Evolution of the p53 and p63/p73 Gene Families

Abstract

The tumour suppressor protein p53 is one of the most studied eukaryote proteins. The finding of its paralogues – p63 and p73 – inspired investigations of the whole family. p73 and p63 appeared to have functions distinct from p53 and to be involved in complex regulation of the latter. Evolutionary studies revealed distant homologues of the family not only in vertebrates but also in protostomes and even in nonmetazoans. The evolutionary history of the p53 family and its relatives is complex, controversial and its intensive study goes on.

Key concepts:

  • The p53 and p63/p73 gene families evolve from the common p63‐like ancestor via specialization through gene duplications and domain gains and losses.

Keywords: p63; p73; p53; evolution; phylogeny

References

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Further Reading

Bénard J, Douc‐Rasy S and Ahomadegbe JC (2003) TP53 family members and human cancers. Human Mutation 21(3): 182–191.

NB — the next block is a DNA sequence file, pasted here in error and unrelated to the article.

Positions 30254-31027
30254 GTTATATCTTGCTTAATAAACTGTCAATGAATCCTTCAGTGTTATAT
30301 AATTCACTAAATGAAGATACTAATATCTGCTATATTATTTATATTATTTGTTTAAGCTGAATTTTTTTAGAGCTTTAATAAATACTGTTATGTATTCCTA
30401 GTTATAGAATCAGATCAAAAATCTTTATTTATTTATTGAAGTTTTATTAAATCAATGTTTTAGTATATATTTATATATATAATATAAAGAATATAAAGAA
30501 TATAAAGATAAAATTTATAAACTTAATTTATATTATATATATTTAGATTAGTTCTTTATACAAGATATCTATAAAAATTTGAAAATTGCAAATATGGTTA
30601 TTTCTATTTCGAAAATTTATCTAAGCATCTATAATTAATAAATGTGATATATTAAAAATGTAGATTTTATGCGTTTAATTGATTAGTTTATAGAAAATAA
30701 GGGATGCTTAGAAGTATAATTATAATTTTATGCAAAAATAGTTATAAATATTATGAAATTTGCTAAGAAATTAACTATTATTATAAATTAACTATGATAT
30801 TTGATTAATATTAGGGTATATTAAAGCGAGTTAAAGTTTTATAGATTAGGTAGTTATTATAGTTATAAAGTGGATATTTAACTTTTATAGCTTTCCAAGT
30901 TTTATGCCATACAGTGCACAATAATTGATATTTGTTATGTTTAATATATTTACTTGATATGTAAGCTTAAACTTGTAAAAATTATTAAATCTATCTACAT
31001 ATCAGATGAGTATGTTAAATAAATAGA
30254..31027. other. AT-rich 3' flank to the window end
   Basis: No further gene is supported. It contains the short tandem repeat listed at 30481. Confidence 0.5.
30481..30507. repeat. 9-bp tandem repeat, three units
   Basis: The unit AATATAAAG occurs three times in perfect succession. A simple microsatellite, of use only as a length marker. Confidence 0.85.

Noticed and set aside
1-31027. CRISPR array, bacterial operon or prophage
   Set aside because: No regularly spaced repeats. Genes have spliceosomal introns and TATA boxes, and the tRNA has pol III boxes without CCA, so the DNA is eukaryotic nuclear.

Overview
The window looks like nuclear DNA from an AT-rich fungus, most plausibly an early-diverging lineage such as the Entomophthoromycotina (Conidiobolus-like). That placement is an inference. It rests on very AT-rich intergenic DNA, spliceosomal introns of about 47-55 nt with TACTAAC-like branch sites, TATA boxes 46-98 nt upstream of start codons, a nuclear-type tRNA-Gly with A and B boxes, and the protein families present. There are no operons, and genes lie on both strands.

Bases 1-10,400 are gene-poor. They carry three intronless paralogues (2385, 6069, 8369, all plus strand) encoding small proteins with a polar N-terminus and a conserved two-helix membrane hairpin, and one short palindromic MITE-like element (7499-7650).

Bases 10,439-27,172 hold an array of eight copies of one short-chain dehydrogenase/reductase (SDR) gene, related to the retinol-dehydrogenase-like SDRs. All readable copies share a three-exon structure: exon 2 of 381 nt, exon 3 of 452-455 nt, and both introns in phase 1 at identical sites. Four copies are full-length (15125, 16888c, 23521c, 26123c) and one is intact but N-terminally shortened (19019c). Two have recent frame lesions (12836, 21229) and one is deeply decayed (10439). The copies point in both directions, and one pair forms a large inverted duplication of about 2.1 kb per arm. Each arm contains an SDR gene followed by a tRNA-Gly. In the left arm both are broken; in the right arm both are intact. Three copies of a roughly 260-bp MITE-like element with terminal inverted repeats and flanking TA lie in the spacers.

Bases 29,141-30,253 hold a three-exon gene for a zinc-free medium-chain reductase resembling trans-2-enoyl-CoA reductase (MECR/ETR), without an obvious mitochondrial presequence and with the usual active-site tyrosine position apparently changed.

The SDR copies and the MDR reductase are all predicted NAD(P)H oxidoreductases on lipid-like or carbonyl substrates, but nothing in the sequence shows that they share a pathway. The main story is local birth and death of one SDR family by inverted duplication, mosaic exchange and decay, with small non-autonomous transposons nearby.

Blandino G and Dobbelstein M (2004) p73 and p63: why do we still need them? Cell Cycle 3(7): 886–894 Epub 2 July 2004.

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Murray‐Zmijewski F, Lane DP and Bourdon JC (2006) p53/p63/p73 isoforms: an orchestra of isoforms to harmonise cell differentiation and response to stress. Cell Death Differentiation 13(6): 962–972.

Yang A, Kaghad M, Caput D and McKeon F (2002) On the shoulders of giants: p63, p73 and the rise of p53. Trends in Genetics 18(2): 90–95.

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How to Cite close
Pintus, Sergey S(Sep 2009) Evolution of the p53 and p63/p73 Gene Families. In: eLS. John Wiley & Sons Ltd, Chichester. http://www.els.net [doi: 10.1002/9780470015902.a0021749]